DCM closes $500M fund

DCM-Doll Capital Management announced last week that it closed its fifth fund at $500 million to invest in early stage information technology companies in the United States and abroad.

The new fund is larger than the $375 million that DCM raised for fund IV in 2004 and was three-times over-subscribed, says General Partner David Chao. About one-fourth of the previous fund was allocated to non-U.S. investments, and Chao says that the firm intends to increase its foreign deal activity to between 30% and 35% of the fund. Expanding its international operations is one of the reasons the firm took on more money. DCM-Doll will expand into South Korea, India and Eastern Europe opportunistically, Chao says.

The firm has had some success overseas. It has taken public such companies as Shanghai-based 51Job (Nasdaq: JOBS) and Tokyo-based All About (Jasdaq: 2454).

Having a little extra capital on hand to support its startups as they grow has become more important for the firm, Chao says. “For many companies, the IPO bar is getting higher and they need to have a little more legroom,” he says.

Chao would not disclose the names of limited partners, but he says that all but two existing LPs re-invested in DCM V. One LP is no longer involved in the asset class. And DCM parted ways with the other LP based on a disagreement surrounding public disclosures of fund infomration associated with the Freedom of Information Act.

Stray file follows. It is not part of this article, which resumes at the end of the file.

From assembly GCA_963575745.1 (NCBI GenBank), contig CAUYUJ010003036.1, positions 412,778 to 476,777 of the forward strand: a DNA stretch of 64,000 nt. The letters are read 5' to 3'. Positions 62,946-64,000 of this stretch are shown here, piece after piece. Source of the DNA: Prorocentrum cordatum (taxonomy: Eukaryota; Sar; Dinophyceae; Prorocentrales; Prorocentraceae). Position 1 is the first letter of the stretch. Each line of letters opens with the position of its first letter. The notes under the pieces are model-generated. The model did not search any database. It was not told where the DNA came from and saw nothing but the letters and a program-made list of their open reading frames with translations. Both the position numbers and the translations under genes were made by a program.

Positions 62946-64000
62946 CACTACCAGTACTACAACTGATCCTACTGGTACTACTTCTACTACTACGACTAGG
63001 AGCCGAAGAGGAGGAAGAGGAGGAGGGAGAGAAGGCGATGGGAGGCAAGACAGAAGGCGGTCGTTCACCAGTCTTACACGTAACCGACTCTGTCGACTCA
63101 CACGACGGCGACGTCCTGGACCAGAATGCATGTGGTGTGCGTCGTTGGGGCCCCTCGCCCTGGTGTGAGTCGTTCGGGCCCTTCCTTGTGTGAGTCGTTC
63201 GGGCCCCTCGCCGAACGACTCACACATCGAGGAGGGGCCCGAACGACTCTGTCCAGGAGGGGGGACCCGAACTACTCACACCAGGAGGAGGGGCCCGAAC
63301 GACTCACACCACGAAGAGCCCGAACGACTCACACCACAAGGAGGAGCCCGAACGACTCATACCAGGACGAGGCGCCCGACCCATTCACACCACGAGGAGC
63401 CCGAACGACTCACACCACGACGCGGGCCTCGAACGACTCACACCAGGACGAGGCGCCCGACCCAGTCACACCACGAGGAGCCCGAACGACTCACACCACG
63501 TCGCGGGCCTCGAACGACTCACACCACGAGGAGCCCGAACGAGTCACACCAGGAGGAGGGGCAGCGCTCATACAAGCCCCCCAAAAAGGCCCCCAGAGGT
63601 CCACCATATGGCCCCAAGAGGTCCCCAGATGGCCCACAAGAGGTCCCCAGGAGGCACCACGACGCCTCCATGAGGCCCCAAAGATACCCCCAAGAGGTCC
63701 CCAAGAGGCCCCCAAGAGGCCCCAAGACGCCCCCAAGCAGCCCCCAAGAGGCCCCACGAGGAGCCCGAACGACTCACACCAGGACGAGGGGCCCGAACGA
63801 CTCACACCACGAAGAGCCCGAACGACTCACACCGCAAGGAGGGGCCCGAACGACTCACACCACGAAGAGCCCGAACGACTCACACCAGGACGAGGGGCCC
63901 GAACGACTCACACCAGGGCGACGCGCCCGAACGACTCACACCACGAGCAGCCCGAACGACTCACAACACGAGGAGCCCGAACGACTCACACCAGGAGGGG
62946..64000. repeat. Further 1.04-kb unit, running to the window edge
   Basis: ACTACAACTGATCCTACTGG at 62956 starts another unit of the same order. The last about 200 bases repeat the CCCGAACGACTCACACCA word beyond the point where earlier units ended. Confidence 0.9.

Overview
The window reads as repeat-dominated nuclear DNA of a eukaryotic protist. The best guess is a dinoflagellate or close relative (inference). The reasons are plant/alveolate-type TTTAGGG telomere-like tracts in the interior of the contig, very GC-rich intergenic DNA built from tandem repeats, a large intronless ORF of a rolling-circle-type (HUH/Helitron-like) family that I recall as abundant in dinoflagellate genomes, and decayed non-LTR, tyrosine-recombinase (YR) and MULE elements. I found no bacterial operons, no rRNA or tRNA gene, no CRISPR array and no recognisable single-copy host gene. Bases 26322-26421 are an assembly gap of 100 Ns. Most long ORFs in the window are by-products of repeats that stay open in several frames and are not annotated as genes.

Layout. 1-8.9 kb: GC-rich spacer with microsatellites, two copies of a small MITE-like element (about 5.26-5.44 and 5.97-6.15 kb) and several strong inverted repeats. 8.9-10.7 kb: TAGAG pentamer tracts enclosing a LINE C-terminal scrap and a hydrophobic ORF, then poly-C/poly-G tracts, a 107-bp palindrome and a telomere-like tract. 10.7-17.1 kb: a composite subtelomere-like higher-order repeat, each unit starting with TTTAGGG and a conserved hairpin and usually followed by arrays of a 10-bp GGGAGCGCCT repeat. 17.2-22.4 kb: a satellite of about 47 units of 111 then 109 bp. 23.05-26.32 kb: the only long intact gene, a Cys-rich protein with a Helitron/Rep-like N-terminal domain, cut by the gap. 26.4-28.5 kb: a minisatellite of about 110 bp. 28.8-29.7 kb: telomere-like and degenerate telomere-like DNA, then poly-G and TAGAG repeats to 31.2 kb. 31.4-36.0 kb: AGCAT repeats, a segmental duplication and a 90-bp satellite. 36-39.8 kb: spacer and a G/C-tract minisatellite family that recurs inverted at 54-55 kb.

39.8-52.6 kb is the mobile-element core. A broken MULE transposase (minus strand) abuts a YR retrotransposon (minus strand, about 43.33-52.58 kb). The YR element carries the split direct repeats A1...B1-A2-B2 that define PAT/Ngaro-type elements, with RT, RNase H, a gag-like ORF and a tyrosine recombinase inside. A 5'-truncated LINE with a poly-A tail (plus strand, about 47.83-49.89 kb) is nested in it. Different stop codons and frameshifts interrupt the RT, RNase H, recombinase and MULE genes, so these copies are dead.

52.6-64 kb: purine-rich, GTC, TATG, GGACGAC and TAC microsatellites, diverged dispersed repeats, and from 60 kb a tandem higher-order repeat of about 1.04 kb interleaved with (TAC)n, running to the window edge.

The California Public Employees’ Retirement System invested in DCM III through its California Emerging Ventures program. DCM III, a 2000 vintage fund, has an internal rate of return of negative 9.4% at the end of 2005.

Several investors were promoted in conjunction with the new fund. Carl Amdahl was promoted to general partner, Ruby Lu was promoted to partner and Gen Isayama was promoted to principal. In addition, the firm added Hurst Lin as general partner in DCM’s Beijing-based Asia practice. Lin was previously COO of SINA Corp. (Nasdaq: SINA), a Chinese Internet company. He co-founded Sina.com’s precursor company, SinaNet, and remains on the board of SINA. —Alexander Haislip